Syria’s Military is Divided, as Defectors Wage Attacks With Cover From Turkey

Army cohesiveness is fraying and sectarian divides in Syria's forces are increasing the potential for an armed mutiny against Assad

Sectarian divides within Syria’s military are widening, increasing the number of defections and adding weight to to predictions about the emergence of an armed mutiny, which would pose an even greater threat to the regime of Bashar al-Assad than the mass street protests that have been taking place for months.

Diplomats and military analysts say army cohesiveness is unravelling as the leadership continues to order troops to mercilessly crush their own people in Arab Spring demonstrations. “The crackdown is looking increasingly unsustainable,” one European diplomat told Reuters. “Assad is more unable to rely on the majority Sunni rank and file.”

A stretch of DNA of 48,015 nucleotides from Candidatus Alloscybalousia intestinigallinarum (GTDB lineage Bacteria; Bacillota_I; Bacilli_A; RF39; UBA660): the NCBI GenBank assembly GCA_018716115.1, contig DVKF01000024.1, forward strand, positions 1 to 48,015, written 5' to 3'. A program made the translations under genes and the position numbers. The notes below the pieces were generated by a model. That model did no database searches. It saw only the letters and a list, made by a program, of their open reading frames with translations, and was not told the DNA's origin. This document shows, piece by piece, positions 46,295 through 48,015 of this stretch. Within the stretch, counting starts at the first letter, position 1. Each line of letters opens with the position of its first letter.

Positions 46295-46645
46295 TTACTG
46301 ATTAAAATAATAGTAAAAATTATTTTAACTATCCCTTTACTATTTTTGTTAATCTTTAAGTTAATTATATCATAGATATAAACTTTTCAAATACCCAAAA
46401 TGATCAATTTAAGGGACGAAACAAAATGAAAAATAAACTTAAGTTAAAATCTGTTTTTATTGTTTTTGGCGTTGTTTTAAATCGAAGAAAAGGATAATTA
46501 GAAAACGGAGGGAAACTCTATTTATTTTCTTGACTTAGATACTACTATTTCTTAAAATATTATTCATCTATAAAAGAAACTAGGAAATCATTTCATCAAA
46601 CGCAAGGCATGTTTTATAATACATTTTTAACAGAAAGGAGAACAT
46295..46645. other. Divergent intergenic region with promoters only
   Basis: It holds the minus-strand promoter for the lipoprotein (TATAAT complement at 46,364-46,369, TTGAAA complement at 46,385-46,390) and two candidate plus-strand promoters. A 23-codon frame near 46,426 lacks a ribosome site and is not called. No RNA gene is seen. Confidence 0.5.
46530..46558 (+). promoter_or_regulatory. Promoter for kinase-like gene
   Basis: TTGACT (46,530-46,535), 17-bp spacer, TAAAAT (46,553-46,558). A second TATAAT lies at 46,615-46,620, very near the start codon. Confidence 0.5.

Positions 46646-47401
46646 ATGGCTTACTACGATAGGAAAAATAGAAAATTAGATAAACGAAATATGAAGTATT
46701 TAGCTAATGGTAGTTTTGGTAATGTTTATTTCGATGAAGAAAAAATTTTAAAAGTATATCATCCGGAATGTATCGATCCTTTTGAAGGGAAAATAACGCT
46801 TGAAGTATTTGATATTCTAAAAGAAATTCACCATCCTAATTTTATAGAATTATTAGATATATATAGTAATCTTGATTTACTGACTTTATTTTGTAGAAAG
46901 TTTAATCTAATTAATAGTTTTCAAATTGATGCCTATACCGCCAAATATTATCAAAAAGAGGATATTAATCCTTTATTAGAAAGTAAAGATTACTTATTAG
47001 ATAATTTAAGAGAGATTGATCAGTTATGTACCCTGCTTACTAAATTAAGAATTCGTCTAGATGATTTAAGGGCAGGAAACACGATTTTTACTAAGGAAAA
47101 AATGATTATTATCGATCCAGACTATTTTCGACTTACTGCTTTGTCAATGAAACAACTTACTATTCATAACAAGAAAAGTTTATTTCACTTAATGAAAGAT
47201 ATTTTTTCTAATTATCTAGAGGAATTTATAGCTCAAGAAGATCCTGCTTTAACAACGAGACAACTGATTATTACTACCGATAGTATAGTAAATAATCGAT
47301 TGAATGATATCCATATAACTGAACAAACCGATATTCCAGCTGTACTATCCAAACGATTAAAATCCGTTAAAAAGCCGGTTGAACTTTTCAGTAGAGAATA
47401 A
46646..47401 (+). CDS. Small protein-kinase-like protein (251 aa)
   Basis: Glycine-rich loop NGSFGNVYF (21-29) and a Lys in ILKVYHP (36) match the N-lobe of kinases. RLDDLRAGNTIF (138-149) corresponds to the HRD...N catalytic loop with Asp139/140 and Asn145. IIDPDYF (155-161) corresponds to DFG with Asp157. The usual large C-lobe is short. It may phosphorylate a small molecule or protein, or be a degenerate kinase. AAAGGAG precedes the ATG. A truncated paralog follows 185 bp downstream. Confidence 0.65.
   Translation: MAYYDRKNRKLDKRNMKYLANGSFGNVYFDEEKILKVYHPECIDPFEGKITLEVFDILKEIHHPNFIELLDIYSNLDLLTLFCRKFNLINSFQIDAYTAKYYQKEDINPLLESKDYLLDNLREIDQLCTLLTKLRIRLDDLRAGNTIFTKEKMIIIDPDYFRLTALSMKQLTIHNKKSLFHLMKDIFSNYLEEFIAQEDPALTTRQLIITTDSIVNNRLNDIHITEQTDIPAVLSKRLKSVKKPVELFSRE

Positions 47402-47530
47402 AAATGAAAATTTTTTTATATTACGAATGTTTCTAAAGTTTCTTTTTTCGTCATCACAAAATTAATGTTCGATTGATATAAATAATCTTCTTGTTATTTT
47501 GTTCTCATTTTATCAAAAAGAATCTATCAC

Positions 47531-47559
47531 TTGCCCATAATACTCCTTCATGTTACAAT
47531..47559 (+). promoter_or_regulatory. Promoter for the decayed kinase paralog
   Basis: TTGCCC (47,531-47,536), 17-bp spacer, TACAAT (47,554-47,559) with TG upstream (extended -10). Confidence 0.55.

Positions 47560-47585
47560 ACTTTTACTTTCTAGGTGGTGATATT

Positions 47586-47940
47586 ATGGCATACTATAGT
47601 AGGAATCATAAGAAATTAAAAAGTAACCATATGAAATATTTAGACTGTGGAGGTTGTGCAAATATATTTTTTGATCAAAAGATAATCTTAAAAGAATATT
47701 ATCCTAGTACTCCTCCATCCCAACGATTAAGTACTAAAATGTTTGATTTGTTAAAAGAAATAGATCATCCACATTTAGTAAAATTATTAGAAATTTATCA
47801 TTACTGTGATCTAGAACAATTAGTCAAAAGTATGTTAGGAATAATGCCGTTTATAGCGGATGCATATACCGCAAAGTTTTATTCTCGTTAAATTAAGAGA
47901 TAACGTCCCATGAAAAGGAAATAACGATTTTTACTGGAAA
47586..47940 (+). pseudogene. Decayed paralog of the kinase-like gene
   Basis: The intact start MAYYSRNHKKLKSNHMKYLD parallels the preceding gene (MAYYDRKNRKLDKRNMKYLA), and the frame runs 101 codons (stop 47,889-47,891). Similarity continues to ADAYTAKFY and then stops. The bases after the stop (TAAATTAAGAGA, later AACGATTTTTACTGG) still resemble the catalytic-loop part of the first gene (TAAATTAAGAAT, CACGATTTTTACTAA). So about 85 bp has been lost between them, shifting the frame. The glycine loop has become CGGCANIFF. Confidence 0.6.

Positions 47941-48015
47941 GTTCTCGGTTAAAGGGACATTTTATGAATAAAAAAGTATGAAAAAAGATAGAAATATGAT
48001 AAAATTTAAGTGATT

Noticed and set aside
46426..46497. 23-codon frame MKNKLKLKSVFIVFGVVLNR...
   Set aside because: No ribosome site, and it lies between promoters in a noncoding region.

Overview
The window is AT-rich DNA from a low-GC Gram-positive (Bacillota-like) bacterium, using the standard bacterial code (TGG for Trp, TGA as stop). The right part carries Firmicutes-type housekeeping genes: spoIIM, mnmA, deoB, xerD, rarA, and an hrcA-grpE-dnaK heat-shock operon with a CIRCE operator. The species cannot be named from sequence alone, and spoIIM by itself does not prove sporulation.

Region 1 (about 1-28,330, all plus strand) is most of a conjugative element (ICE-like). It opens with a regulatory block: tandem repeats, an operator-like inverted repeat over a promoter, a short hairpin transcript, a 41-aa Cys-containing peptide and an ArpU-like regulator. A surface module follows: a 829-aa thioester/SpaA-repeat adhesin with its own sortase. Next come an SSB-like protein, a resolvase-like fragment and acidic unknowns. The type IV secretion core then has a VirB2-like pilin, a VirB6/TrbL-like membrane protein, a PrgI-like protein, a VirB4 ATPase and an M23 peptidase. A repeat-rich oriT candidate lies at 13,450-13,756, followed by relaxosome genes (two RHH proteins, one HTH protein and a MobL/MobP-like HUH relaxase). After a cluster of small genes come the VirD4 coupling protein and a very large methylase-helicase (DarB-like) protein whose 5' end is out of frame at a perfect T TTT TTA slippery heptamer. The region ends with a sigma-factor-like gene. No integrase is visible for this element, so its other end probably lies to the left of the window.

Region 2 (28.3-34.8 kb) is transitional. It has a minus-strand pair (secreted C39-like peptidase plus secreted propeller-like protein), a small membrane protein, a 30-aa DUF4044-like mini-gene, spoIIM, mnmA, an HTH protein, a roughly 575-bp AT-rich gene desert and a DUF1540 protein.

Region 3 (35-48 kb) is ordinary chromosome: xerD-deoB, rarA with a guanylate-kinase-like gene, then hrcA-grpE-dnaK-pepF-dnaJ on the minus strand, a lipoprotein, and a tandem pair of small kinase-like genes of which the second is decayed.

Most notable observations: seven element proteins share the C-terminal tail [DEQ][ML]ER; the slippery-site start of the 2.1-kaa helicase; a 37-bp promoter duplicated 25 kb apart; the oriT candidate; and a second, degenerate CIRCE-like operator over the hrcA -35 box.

An armed insurgency, largely military defectors who have sided with the people, has been launched attacks and guerrilla raids on loyal Syrian forces in recent weeks. “The Sunni backlash against him is growing, and we could see a scenario where he will lose the countryside,” the diplomat said.

Over the border into Turkey, these insurgent are being provided safe haven by Syria’s former close ally. Turkey is providing shelter to the commander and his soldiers, the Free Syrian Army, and allowing them to plan and orchestrate attacks across the border from inside a camp guarded by the Turkish military.

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Author: John Glaser

John Glaser writes for Antiwar.com.